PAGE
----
Gilgo Beach murders: What happened to the victims and has the serial killer been caught?

More than a decade after 11 bodies were found dumped in Long Beach, Manhattan-based architect Rex Heuermann was arrested for the murders of three of the women. What happened to the victims who were murdered and how did police find the man they believe to be responsible? Rachel Sharp reports

Wednesday 15 November 2023 18:11 GMT
<p>From L to R: (top) Melissa Barthelemy, Amber Lynn Costello, Maureen Brainard-Barnes, Megan Waterman. From L to R: (bottom) Jessica Taylor, Valerie Mack, John Doe </p>

From L to R: (top) Melissa Barthelemy, Amber Lynn Costello, Maureen Brainard-Barnes, Megan Waterman. From L to R: (bottom) Jessica Taylor, Valerie Mack, John Doe

For around two decades, the sands and marshes of Long Island’s Gilgo Beach kept a dark secret.

A killer or killers roamed the locality, luring in escorts and sex workers and brutally murdering them.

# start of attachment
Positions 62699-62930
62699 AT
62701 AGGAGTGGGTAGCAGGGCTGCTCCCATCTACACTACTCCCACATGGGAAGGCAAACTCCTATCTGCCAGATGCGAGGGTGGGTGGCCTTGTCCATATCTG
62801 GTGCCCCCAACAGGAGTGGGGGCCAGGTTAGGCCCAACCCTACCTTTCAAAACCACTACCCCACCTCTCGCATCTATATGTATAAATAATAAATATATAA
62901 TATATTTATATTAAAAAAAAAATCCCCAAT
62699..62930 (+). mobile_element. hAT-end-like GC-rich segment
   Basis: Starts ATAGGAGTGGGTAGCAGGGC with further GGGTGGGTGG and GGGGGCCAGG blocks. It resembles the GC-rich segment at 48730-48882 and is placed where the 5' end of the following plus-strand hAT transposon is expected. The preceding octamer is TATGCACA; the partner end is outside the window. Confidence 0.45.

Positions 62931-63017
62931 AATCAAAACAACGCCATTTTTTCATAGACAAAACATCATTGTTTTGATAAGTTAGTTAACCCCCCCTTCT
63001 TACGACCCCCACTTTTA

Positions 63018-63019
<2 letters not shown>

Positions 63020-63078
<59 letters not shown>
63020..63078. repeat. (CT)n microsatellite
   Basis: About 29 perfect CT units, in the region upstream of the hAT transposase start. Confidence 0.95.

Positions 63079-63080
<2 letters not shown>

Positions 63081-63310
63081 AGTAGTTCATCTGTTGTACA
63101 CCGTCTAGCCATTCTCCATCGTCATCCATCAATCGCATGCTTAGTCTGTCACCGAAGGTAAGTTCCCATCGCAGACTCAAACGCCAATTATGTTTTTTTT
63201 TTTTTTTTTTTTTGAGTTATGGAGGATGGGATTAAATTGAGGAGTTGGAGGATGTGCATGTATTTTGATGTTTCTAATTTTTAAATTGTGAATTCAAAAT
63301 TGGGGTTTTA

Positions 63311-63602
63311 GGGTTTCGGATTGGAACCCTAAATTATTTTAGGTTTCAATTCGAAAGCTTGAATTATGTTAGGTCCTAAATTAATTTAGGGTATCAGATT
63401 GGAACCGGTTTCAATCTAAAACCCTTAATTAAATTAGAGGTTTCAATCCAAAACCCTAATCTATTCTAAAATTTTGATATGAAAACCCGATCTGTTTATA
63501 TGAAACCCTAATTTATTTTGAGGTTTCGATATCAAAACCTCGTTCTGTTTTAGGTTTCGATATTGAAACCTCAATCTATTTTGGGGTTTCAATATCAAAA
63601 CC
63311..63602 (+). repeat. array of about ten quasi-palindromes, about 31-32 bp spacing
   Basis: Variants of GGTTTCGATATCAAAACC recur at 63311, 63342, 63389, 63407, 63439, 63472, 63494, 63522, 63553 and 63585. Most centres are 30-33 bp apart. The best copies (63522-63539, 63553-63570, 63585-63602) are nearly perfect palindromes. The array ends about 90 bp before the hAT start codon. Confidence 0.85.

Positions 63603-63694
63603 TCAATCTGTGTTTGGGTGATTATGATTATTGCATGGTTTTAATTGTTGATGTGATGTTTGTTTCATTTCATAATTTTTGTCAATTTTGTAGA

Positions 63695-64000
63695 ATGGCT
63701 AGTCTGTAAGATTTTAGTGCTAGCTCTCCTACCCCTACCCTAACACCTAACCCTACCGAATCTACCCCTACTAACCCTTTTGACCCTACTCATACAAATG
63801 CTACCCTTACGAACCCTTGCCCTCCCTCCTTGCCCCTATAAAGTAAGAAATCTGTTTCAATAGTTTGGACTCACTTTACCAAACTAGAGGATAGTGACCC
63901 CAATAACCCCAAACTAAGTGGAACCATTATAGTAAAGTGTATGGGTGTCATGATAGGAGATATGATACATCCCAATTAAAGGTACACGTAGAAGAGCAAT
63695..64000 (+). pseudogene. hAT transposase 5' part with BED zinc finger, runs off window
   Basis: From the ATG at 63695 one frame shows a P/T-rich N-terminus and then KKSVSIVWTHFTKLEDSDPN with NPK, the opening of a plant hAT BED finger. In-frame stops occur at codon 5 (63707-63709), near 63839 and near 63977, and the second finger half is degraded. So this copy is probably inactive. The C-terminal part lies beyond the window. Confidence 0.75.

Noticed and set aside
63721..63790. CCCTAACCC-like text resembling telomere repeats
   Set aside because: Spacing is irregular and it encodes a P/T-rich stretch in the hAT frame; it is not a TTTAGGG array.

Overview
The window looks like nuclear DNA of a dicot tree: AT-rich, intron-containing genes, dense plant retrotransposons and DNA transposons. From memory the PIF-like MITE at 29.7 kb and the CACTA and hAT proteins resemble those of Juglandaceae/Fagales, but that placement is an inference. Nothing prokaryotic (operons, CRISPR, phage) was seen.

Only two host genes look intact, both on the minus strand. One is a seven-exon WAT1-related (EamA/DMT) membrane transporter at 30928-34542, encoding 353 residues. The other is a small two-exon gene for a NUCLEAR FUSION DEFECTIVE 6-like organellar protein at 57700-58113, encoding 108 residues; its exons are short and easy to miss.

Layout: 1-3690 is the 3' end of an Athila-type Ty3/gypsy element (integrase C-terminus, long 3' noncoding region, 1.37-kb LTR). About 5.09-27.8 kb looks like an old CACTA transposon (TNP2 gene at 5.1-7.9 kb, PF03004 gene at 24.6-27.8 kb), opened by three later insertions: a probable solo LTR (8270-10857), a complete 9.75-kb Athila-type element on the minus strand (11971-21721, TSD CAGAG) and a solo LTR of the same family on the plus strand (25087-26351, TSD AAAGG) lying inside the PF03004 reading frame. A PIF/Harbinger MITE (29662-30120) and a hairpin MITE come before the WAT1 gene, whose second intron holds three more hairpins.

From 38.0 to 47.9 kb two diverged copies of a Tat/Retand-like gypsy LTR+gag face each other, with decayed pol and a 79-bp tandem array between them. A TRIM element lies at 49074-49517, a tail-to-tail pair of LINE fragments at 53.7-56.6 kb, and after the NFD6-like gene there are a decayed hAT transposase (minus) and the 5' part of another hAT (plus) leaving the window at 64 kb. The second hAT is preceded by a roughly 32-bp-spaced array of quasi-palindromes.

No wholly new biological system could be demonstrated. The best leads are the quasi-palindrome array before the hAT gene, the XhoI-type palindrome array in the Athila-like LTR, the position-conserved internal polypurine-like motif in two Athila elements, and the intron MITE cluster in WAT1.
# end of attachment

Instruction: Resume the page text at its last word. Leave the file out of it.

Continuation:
Body after body was dumped along the shoreline, hidden for months and even years without being discovered.

Then, in 2010, a chilling 911 call made by a woman in fear for her life led police to search the area.

What they discovered was far more horrifying than anyone could have imagined.

Over the next year, the remains of 11 victims – mainly female escorts – were discovered dumped in the area, plunging the Suffolk County community into terror.

But, the case went cold and no arrests were made, no suspects were named and there was no justice for the victims and their families.